After emptying out another dungeon in Neverwinter Nights II, I’m dragging items around between characters, seeing what I should keep and what I should sell. It takes forever, has tons of unnecessary clicking, I have to actually drag every single item from one character to another, and it strikes me - why am I doing this?
I’m not talking about the general game design principle of dropping loot you then go sell. What I’d like to know is why on earth I’m putting up with a RPG user interface that feels like it was built in 1988. No, “go get some mods” is not a answer, shut up - half this shit is hardcoded and not extensible anyway.
Buffing Before Combat
This sure is fun. Having to remember which characters can cast which buffing spells is a memory game. Figuring out which spells conflict or supersede with each other even though the only documentation on this is a end-user forum post somewhere on the bioware forums just encourages internet search skills. Clicking on each buffer, once on their target, and then once on the spell icon for about a dozen spells scattered across three buffer characters just encourages mouse accuracy. Inventory buffing items just help things further! Having some sort of way to explain conflicts or an auto-casting system or a spell sequence memorization system would be encouraging gamer dependency, no doubt.
Healing Up After Combat
I just finished a combat, and one of my characters has some negative status effects I need to remove. I can tell because there’s these little icons next to their portrait that have a big minus sign on them - good job, designers. Now comes the hard part - uh, how do I get rid of it? Resting works for some statuses, so let’s try that. Nope, didn’t work. Ok, let’s tooltip on the icon - CON decreased. Great, thanks a lot. Let’s go to the character status screen, scroll down 2 pages (why scrolling exists here I have no idea), and then we see…CON decreased. No tooltip available on the status screen for the effect, either.
The answer, as any good D&D dork knows, is the spell “Lesser Restoration”. But you know what? Fuck you, UI designer, I don’t play video games so I can a trivia bonus round after every set of combat. Would it kill you bastards to explain why I got something (granted by item? Spell? Cast by who?), and how (What item? What spell? Castable by who?) to resolve it? Maybe even something CRAZY like a contextual button that has the cleric heal it off you.
Figuring this shit out in the middle of combat is even worse, obviously - do I need Remove Curse, Lesser Restoration, Restoration, or Dispel Magic? You have to pause and scroll back through the goddamn combat log and then rely on memory, that Player’s Handbook mod that includes all the spell descriptions in an easily accessible format - no thanks to the developers, or searching the internet. Or you just give up and try to get out of the dungeon alive.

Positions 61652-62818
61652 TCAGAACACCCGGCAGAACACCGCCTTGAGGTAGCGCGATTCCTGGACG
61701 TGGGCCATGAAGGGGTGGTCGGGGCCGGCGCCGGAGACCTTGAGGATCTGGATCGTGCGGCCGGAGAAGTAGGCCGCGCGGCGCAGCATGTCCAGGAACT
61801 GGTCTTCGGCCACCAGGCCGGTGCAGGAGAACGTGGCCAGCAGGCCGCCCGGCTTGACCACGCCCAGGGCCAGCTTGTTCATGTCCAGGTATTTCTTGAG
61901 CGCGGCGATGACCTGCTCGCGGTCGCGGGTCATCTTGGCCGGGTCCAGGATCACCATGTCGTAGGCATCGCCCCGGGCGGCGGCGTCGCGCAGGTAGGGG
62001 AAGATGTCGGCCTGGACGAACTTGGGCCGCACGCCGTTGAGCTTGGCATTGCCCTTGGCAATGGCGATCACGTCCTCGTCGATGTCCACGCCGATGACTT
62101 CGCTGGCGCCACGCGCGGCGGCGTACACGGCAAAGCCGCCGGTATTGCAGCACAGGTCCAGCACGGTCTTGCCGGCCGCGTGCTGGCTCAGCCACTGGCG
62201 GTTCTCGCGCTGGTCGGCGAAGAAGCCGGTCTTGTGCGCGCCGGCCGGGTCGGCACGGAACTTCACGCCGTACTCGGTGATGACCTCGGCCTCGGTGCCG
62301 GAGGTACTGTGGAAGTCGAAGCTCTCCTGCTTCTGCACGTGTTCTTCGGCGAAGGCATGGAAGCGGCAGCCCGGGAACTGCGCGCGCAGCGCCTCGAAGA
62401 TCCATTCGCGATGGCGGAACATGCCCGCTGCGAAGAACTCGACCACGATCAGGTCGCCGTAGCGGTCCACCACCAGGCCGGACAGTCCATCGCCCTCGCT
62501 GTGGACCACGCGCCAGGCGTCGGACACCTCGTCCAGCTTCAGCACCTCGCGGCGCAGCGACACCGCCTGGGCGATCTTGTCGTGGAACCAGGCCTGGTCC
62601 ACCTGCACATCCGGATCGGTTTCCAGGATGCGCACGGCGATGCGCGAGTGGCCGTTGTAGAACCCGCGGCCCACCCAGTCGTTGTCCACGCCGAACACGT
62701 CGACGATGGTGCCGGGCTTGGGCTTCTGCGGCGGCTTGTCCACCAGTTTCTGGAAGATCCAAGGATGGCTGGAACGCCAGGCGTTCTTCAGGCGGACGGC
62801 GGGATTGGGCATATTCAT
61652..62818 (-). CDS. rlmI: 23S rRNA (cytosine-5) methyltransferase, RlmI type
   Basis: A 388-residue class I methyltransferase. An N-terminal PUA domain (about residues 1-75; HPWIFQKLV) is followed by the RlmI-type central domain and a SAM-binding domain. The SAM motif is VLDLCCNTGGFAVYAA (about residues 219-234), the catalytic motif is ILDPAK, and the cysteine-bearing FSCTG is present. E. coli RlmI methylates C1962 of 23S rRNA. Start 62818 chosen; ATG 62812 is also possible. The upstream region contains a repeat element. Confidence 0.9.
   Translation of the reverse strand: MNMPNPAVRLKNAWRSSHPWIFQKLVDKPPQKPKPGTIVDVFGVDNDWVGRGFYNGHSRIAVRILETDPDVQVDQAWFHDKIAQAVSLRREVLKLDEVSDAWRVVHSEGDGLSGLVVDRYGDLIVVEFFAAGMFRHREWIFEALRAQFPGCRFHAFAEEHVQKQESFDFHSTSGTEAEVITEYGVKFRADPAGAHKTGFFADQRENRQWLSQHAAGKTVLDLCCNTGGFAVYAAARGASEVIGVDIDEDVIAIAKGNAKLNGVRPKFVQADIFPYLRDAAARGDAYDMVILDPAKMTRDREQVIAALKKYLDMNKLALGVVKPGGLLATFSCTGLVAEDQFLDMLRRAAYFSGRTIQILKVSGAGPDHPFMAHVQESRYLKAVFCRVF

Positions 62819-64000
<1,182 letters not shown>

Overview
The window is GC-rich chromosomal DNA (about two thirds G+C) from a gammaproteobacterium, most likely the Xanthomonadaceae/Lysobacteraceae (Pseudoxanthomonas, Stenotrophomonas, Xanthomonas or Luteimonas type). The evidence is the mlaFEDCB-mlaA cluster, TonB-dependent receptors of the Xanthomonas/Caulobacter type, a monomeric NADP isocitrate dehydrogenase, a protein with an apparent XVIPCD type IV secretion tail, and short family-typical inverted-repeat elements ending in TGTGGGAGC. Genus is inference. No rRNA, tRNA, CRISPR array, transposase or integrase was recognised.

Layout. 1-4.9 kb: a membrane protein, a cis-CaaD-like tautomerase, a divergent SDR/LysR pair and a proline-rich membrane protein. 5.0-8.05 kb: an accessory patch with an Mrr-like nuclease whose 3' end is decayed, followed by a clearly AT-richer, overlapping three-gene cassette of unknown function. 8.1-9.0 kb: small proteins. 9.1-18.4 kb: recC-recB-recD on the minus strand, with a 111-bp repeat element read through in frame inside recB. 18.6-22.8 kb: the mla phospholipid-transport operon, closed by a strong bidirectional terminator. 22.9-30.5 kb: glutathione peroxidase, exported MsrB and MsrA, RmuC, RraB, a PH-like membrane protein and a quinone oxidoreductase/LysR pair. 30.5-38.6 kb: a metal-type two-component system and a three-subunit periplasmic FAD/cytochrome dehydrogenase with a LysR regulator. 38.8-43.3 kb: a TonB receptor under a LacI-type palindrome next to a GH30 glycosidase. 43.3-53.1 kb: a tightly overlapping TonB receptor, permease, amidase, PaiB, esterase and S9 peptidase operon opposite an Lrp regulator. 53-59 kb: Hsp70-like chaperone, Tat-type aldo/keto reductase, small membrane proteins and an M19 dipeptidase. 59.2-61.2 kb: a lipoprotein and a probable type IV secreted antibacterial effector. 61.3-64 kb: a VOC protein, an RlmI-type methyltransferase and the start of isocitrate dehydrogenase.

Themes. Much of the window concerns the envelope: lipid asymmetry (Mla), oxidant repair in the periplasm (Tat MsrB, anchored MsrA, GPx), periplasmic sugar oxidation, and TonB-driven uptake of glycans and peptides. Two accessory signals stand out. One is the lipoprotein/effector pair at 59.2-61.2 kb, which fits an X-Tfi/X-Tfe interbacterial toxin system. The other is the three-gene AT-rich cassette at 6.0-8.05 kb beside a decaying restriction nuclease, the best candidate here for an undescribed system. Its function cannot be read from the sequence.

Inventory and Shopping
There’s no filters on item type in your inventory, only at the shop. The auto-sorting only sorts by item type, it doesn’t sort alphabetically. There’s no auto-preview behavior which tells you what the effects would be if you equip an item - you have to open the character screen and remember what your stats were previously.
God help you if you’re trying to improve multiple characters or dealing with lots of inventory. There’s no way to easily move more than 1 item between characters. You have to manually drag every single fucking item from character to character. Bags don’t help, as you still have to drag everything into the bag.
There’s no way to buy or sell multiple items at once, either. To top it off, every time you buy something, the scroller resets to the beginning of the fucking list. I think they’re taunting me.
It’s fantastic the way I can’t see the feats I’ve already taken, or what I did on each previous level up as a development history (even though that’s actually stored in the save game file), or even what I’m wearing or what I have stored in my inventory. Making the player cancel out of leveling up to go look is clearly preferable.
The wizard spell mechanic of only being able to use spells you chose at level up or bought at a shop is also shit. You have to track it all in notepad or something so you don’t accidentally take a spell at level up you could have just bought in notepad.
The Stupidest Thing Ever
Once you’re past the opening, there’s a good half-dozen shops in the game. They’re virtually all on different maps, which require boring walking around and load screens to get to. They all have overlapping sets of items. This adds to the two ways of shopping that existed in 1988 games:
- Walk to every single shop and look at their inventory.
- Alt-tab out and write down in notepad everything you might be interested in later.
Where’s the in-game “inventory at shops I’ve seen” tracker, if you’re going to make half the game item hunting? This is probably my favorite design failing, because it’s so gratuitously awful and trivially easy to correct.
Would you people please hire a motherfucking competent design person at some point? No, I don’t mean “design” as in someone to make it all pretty, I mean someone who can design an interface that lets the user accomplish their goal with a minimum amount of hassle. It’s not rocket science, people.